Lately, I have been listening to classical guitar compositions on my best record player. They inspired me to check this home recording studio equipment list, with hopes of also recording something with my best acoustic guitar. And so in this post, I’m sharing what I learned so far for those in the same boat as me.
One Microphone (Instead of Two)
I am eyeing the Shure SM57, not because it’s the best there is, but because it’s what I can afford. That’s not to say that I’ll be making do with a so-so mic. On the contrary, the Shure SM57 is considered a must-have for every recording studio. I’ll only get one, instead of the two that’s commonly recommended for creating a stereo effect. Anyway, such effect could be satisfactorily simulated during post-editing.
And of course, I’ll be getting a microphone stand to hold it. I only have two hands, and both will obviously be busy fiddling the classical guitar.
Audio Interface for MacBook Pro
These days, most computers are more than sufficient for recording music. Luckily for me, I already have a Macbook Pro which is considered pretty decent for music production. With that taken cared of, what’s needed now is an audio interface that will get the sound into that laptop. A good one is the Avid Fast Track Duo, which is confirmed to be compatible with Macs. Moreover, with its line level inputs, you can connect other music equipment besides the mic pointed at the classical guitar.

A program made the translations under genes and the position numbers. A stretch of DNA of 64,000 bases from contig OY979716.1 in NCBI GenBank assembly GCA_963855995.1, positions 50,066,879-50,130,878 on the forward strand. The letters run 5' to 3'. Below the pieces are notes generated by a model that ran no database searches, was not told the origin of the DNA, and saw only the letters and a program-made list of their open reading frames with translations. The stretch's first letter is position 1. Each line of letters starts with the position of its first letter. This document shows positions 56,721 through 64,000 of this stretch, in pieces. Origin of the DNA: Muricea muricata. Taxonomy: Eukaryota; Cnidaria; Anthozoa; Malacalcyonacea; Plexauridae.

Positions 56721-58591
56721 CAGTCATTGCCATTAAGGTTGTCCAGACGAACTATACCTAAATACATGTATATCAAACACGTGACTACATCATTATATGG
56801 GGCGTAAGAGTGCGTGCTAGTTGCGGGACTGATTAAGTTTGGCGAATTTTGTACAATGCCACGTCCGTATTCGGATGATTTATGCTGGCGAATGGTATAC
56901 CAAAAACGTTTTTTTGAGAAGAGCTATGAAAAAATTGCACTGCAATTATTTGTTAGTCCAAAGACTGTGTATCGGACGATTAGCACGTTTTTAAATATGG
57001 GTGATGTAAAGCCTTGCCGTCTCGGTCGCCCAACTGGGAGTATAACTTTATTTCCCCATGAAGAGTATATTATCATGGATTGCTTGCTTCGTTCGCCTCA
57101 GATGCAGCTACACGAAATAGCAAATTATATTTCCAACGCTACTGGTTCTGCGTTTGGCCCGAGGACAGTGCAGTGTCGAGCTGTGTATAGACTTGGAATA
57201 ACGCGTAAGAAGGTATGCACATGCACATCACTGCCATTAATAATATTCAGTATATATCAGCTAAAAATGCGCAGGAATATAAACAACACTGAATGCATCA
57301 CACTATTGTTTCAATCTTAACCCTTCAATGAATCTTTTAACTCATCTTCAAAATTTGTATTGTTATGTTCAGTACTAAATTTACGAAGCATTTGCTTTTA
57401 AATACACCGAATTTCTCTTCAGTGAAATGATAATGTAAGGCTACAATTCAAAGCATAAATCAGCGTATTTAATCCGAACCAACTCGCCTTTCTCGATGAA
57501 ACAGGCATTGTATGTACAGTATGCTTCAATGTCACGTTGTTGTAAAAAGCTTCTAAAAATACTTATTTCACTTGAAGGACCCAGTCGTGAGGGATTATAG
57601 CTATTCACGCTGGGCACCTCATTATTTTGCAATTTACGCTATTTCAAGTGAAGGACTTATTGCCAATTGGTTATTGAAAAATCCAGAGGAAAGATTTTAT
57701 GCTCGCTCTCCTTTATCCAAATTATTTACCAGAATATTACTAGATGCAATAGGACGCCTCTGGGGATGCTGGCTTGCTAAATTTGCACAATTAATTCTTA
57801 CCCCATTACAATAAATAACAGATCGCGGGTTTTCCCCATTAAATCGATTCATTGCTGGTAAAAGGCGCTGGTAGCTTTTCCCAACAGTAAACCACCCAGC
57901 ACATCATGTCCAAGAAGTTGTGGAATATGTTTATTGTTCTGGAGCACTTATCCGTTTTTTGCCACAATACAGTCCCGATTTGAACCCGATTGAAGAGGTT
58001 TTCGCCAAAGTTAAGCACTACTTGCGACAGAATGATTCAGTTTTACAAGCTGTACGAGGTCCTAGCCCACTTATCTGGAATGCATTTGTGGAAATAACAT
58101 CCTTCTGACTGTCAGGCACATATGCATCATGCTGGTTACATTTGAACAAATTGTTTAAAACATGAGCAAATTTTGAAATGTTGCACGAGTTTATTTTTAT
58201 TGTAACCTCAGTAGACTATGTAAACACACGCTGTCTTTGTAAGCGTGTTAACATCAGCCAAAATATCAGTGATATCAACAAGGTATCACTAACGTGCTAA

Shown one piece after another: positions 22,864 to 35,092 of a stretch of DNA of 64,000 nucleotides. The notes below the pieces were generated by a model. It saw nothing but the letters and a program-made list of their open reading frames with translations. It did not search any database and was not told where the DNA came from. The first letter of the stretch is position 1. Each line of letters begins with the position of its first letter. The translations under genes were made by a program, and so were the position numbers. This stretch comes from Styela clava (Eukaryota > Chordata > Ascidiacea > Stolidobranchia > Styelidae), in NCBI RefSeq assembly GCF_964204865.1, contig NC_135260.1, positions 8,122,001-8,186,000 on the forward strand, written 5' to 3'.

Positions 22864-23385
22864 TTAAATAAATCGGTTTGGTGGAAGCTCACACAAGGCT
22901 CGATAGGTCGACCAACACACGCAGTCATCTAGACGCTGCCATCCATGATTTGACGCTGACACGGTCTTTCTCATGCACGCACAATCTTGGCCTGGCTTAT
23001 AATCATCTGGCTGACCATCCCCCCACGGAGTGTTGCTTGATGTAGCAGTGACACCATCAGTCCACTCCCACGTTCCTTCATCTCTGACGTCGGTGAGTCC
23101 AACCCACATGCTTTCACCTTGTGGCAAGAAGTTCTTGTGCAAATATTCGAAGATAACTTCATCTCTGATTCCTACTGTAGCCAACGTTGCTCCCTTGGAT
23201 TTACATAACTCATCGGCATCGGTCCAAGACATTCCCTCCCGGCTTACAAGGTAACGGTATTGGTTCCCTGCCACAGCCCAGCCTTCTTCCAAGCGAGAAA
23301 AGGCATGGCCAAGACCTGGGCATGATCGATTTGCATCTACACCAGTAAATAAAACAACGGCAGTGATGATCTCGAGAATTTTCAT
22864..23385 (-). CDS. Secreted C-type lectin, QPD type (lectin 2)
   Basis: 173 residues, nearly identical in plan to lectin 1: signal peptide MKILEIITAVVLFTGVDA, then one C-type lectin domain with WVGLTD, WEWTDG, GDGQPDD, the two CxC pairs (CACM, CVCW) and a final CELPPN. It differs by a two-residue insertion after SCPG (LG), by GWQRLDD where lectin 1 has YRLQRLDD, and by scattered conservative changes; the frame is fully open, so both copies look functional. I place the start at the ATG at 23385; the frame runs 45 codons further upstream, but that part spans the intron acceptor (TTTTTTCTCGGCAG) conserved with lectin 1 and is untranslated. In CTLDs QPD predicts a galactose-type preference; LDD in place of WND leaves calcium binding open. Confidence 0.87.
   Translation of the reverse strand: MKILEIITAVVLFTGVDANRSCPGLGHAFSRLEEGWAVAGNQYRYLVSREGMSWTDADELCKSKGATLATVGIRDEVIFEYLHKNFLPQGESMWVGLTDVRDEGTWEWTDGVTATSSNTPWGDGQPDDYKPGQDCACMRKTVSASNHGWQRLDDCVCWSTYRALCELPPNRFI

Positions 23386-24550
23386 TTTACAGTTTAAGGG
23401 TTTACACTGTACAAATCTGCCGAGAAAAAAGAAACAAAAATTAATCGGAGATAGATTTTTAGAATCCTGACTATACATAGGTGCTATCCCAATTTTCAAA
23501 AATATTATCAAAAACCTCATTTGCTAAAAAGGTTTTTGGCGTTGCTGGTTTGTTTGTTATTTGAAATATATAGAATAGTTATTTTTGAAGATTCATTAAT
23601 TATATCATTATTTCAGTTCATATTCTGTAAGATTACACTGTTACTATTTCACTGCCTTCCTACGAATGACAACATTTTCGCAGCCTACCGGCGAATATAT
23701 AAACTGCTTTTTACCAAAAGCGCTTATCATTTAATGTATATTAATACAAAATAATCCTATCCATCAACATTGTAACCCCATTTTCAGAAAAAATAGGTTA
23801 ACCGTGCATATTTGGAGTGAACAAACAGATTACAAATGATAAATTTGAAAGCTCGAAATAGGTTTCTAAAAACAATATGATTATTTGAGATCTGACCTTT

Digital Audio Workstation (DAW)
Once you get the sound into a computer, you’ll need to record it using a Digital Audio Wokstation (DAW). The DAW will also allow you to edit and mix such sounds or audio on your computer. The good thing is, the audio interface mentioned above already comes with the Pro Tools Express DAW. In case you haven’t heard, Pro Tools is popular among professional sound engineers. The one with the Avid Fast Track Duo is only a light version, but the full upgrade is significantly discounted.
A Good Pair of Headphones
The headphones you’ll get is important — they could make or break the recording of classical guitar compositions. There are two types, and the one you should get is the closed back kind (which covers the entirety of your ears). And no, don’t even try using the earplug kind of headphones — they just wouldn’t cut it. Yes, they are temptingly cheap, but they are not even worth the money you’ll save. The Sony MDR7506 is a much wiser choice. With it, you’ll get a good feel of how your recording really sounds.
Time to Record — At Long Last!
And that’s it, your good to go. With a mic (and its stand), a computer, an audio interface, and a DAW, you have what could already be called a home recording studio. There are a few more equipment you can add, like studio monitors. They might also be featured and discussed in the future, so stay tuned to this site.